Bashar al-Assad
Syrian leader Bashar al-Assad

As anti-government feeling in Syria refuses to quiet down, in his latest speech following three months of unrest, Syrian President Bashar al-Assad said on Monday he would form a committee to study reforming Syria's constitution, claiming it would make recommendations within a month.

In a speech at Damascus University, Assad also urged thousands of refugees who fled the unrest in northern Syria to neighbouring Turkey to return as soon as possible and guaranteed their safety, saying that the "army is meant to protect the citizens."

However the leader maintained that no political solution was possible with people who bear arms.

A national dialogue will begin soon, he said as he promised parliamentary elections in August and a complete reform package by September, before warning that in listening to calls for reforms, the government must distinguish between people with legitimate needs and "saboteurs".

During his address he also promised to ask the Justice Ministry to mull expanding the recent amnesty he had extended to political prisoners, and said that 64,000 people have been wanted by Syrian authorities, some of which, he claimed, have handed themselves in.

Assad stressed that the Syrian government has already started implementing reforms, saying examples are the laws he had passed for the right of peaceful protest and his lifting of the state of emergency.

While he acknowledged that many innocent people fell during the protests, and noted that Syria's main option is "to look at the future."

He mentioned the recent attack on the northwestern town of Jisr al-Shughour, calling protesters "gunmen with sophisticated weapons and communications" who had carried out a "massacre" in the city.

The president decided to address the nation as, despite brutal suppression by his regime, hundreds of thousands of Syrians have taken to the streets in the past three months to demand greater democracy and civil liberties. Human rights groups have said more than 1,300 civilians have been killed in the unrest.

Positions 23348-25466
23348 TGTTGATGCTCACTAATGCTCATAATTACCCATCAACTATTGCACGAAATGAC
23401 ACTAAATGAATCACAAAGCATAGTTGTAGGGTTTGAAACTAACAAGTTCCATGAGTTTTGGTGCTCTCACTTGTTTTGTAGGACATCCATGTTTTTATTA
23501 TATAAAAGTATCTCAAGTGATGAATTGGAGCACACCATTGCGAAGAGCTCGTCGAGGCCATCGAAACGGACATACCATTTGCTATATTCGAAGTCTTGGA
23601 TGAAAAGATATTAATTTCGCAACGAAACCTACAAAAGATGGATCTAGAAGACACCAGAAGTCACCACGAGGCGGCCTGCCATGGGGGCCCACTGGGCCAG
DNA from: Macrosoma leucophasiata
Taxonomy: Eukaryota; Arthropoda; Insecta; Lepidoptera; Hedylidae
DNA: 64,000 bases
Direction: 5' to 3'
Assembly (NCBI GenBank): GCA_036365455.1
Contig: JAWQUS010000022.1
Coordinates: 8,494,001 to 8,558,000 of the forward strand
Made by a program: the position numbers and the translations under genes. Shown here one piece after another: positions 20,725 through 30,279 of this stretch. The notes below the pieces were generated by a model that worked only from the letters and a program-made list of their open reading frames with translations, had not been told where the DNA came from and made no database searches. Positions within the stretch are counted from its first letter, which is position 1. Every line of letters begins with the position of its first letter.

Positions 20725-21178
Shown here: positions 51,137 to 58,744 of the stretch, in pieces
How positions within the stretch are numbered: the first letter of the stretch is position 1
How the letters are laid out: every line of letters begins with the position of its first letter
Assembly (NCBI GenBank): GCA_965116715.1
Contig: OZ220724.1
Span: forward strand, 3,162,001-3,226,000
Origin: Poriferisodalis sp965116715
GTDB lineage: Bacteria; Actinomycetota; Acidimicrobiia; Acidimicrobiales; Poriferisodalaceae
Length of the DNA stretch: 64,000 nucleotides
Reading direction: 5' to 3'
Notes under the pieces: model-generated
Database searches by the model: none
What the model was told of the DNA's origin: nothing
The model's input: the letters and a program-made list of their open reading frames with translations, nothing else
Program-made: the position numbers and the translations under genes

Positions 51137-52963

The latest crackdowns came at the weekend in north-western Syria when government forces besieged several towns. Tanks and machine guns were sent in Saturday to stop anti-government rallies in Bdama near the Turkish border and army forces fired randomly at houses and besieged the town, injuring at least 20 people, opposition groups said.

It is unsurprising that Assad dismissed the refugees' pleas. While he assured the army's main goal was to protect the people, it seemed over the week end, that the regime had launched a real operation against government opponents and deserters in Idlib province, since it resulted in more than 10,500 people, including 5,300 children, fleeing to Turkey in the past 10 days.

Moreover, when most of these people are now homeless, how are they supposed to go back to their homes?

Assad's promises are unlikely to satisfy the protesters. He brushed aside most of the real complains. How will he draw the line between people with legitimate needs and the "saboteurs"? It is his regime's inability to do so that started the protests in the first place.

It sounds utterly unrealistic as well to claim that in the current situation, people who were wanted by the government have handed themselves in voluntarily.

Sadly it has become clear that Assad will never acknowledge his forces are recurrently violating basic human rights in his name and in an attempt to traumatise the people into submission. However while his speech might be enough to calm down the international community it seems unlikely that the Syrian people will take him at his words.